I also got body-marked by my Mom and Debbie, which was awesome. Thanks Duane for the photos! Then it was finally time to start getting into the wetsuit. I found Jon and Tom, we got dressed, then filed through the "swim start" arch to activate the timing chips. The pro cannon sounded at 6:50am. 10 minutes before the age-group start.
Ken took this pic of the swim course from up on the Mill Ave bridge. The turnaround is a little ways past the bridge that you can barely see in the distance at the end of the river/lake.
It was now our turn to jump off the dock into the water. I did a cannon-ball of course. :-) Then swam about 150 meters, directly in front of the Mill Ave bridge, about 25 meters behind the start line. This was by far one of the coolest parts of the entire day. I treaded water and did slow circles taking in the view around me. Thousands of people in the water, thousands of people on the bridge above us and the river edge next to us. Helicopters flying over head. Mike Reilly on the microphone telling us "today, I WILL see you at the finish line, and you WILL do this." The national anthem was played. I covered my heart with my hand under the water and sang along silently. Reminded myself to BREATHE. The cannon sounded for the second time, and we all slowly started moving forward.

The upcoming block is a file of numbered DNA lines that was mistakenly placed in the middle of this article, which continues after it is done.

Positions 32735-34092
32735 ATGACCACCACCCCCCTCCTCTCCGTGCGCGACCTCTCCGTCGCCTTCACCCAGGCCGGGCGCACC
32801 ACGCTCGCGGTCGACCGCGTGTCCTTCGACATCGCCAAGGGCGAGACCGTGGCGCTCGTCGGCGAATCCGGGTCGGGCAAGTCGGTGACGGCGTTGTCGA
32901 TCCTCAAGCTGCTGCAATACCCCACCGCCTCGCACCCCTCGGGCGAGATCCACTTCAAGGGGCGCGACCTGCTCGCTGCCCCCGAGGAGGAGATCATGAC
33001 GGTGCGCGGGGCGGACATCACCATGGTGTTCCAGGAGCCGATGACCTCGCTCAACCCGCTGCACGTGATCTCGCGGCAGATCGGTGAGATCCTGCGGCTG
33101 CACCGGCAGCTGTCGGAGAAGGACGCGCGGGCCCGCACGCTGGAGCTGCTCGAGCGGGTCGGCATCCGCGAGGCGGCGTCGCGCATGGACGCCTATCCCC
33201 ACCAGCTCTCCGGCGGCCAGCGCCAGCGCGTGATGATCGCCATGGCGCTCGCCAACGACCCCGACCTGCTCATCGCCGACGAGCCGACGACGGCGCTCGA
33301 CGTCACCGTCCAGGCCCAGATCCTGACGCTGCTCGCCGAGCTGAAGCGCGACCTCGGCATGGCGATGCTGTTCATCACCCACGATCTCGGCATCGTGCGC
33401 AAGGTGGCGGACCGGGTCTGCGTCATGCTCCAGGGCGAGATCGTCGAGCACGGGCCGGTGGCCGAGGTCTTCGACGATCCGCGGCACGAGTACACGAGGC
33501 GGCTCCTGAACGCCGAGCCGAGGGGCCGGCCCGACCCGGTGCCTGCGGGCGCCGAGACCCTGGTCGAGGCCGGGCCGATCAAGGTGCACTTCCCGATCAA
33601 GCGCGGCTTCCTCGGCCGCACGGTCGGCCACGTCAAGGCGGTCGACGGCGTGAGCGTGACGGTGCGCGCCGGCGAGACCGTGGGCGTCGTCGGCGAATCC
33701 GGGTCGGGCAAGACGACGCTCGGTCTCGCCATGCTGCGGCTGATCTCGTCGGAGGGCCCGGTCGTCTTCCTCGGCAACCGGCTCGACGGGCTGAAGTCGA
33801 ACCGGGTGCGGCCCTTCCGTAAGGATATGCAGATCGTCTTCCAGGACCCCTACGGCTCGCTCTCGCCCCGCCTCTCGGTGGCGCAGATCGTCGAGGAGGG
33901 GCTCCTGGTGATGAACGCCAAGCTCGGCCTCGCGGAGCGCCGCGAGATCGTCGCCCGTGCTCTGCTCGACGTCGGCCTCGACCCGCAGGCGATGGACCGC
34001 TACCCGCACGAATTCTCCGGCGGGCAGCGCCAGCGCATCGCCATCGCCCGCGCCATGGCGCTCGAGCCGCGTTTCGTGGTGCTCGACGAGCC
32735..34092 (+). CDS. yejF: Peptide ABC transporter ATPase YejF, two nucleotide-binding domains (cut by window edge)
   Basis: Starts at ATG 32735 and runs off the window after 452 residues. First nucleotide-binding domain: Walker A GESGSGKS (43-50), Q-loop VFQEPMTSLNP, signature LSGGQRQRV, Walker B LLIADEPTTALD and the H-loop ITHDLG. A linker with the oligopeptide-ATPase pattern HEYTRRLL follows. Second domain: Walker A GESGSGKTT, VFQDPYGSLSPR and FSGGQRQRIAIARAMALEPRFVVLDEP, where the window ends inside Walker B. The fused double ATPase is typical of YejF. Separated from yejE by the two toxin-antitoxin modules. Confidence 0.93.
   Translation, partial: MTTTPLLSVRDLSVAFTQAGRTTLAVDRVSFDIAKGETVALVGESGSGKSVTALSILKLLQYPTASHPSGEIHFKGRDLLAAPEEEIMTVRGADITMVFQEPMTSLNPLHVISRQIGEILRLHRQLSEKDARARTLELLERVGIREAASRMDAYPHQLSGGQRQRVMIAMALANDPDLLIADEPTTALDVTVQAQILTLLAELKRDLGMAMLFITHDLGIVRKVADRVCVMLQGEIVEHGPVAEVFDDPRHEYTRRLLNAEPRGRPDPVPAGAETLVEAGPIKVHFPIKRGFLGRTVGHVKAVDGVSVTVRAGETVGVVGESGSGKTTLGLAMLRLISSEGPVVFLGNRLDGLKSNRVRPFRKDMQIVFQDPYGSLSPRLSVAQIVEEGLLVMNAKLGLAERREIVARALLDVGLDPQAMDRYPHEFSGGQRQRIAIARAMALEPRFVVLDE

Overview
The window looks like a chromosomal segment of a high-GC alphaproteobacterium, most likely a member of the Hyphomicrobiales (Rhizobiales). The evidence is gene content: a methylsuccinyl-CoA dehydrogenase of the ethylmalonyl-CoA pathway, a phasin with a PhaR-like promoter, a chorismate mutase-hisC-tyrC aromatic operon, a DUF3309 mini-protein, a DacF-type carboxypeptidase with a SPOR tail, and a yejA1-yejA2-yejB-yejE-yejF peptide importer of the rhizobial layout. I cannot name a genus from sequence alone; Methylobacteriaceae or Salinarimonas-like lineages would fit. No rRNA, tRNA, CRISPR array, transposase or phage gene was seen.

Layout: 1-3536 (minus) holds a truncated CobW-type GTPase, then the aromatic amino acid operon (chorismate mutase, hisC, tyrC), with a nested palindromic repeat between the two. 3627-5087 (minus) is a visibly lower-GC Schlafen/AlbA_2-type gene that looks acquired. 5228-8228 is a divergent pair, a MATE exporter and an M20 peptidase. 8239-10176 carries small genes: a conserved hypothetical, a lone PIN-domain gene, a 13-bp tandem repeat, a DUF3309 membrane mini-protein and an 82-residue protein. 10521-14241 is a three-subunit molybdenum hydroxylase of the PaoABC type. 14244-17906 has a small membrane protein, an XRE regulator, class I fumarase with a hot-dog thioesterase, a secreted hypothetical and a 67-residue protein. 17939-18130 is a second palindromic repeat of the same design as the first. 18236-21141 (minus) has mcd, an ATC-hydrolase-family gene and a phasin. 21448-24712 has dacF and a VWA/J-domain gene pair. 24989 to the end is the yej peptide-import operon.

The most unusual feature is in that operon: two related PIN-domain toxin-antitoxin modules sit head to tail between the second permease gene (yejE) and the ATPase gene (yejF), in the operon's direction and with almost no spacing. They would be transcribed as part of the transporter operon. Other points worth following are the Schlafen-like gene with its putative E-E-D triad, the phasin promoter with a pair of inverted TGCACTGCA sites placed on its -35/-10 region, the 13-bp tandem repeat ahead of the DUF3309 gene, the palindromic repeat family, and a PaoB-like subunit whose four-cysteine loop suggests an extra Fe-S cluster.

The start of the race was so much more mellow than I anticipated. I had clear water for about 500 meters. It started to get congested, but not any worse than previous races. Time was flying by and soon I was near the Rural Rd bridge. As we neared the turnaround on the other side of the bridge, I found myself much closer to the buoy line than I wanted to be. It started to get VERY crowded. My hands made contact with someone every other stroke. My legs were getting pulled down, I got groped multiple times, and my head kept getting dunked. One person even pushed off my shoulder to move forward. But somehow I got through both turns and was headed back to Mill Ave.